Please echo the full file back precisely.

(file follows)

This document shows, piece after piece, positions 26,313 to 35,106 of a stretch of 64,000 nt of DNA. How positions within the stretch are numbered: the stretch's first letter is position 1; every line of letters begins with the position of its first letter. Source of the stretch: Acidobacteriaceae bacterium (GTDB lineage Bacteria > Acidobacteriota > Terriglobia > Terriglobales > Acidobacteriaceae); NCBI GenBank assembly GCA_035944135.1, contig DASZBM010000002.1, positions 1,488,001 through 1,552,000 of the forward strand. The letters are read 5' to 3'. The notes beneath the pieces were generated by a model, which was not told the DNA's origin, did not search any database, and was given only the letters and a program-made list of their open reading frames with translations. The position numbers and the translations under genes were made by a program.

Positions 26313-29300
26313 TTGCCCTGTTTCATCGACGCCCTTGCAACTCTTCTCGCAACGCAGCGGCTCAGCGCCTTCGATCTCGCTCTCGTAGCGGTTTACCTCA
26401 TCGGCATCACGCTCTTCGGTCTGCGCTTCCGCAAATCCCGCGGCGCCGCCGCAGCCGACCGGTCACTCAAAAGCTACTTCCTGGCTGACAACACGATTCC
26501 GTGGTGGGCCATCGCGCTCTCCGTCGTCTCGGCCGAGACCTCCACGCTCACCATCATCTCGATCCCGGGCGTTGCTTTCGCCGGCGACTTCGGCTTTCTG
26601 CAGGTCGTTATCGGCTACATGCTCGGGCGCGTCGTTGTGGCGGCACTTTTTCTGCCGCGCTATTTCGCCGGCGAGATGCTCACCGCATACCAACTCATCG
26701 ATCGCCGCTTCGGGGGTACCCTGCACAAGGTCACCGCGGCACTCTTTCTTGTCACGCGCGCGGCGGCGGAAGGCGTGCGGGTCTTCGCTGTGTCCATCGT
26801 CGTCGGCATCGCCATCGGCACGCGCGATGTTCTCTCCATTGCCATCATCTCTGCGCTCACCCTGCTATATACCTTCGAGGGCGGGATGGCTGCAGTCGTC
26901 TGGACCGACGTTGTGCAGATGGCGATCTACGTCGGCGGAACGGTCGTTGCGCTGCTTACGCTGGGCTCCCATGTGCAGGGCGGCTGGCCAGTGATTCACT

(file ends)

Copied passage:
This document shows, piece after piece, positions 26,313 to 35,106 of a stretch of 64,000 nt of DNA. How positions within the stretch are numbered: the stretch's first letter is position 1; every line of letters begins with the position of its first letter. Source of the stretch: Acidobacteriaceae bacterium (GTDB lineage Bacteria > Acidobacteriota > Terriglobia > Terriglobales > Acidobacteriaceae); NCBI GenBank assembly GCA_035944135.1, contig DASZBM010000002.1, positions 1,488,001 through 1,552,000 of the forward strand. The letters are read 5' to 3'. The notes beneath the pieces were generated by a model, which was not told the DNA's origin, did not search any database, and was given only the letters and a program-made list of their open reading frames with translations. The position numbers and the translations under genes were made by a program.

Positions 26313-29300
26313 TTGCCCTGTTTCATCGACGCCCTTGCAACTCTTCTCGCAACGCAGCGGCTCAGCGCCTTCGATCTCGCTCTCGTAGCGGTTTACCTCA
26401 TCGGCATCACGCTCTTCGGTCTGCGCTTCCGCAAATCCCGCGGCGCCGCCGCAGCCGACCGGTCACTCAAAAGCTACTTCCTGGCTGACAACACGATTCC
26501 GTGGTGGGCCATCGCGCTCTCCGTCGTCTCGGCCGAGACCTCCACGCTCACCATCATCTCGATCCCGGGCGTTGCTTTCGCCGGCGACTTCGGCTTTCTG
26601 CAGGTCGTTATCGGCTACATGCTCGGGCGCGTCGTTGTGGCGGCACTTTTTCTGCCGCGCTATTTCGCCGGCGAGATGCTCACCGCATACCAACTCATCG
26701 ATCGCCGCTTCGGGGGTACCCTGCACAAGGTCACCGCGGCACTCTTTCTTGTCACGCGCGCGGCGGCGGAAGGCGTGCGGGTCTTCGCTGTGTCCATCGT
26801 CGTCGGCATCGCCATCGGCACGCGCGATGTTCTCTCCATTGCCATCATCTCTGCGCTCACCCTGCTATATACCTTCGAGGGCGGGATGGCTGCAGTCGTC
26901 TGGACCGACGTTGTGCAGATGGCGATCTACGTCGGCGGAACGGTCGTTGCGCTGCTTACGCTGGGCTCCCATGTGCAGGGCGGCTGGCCAGTGATTCACT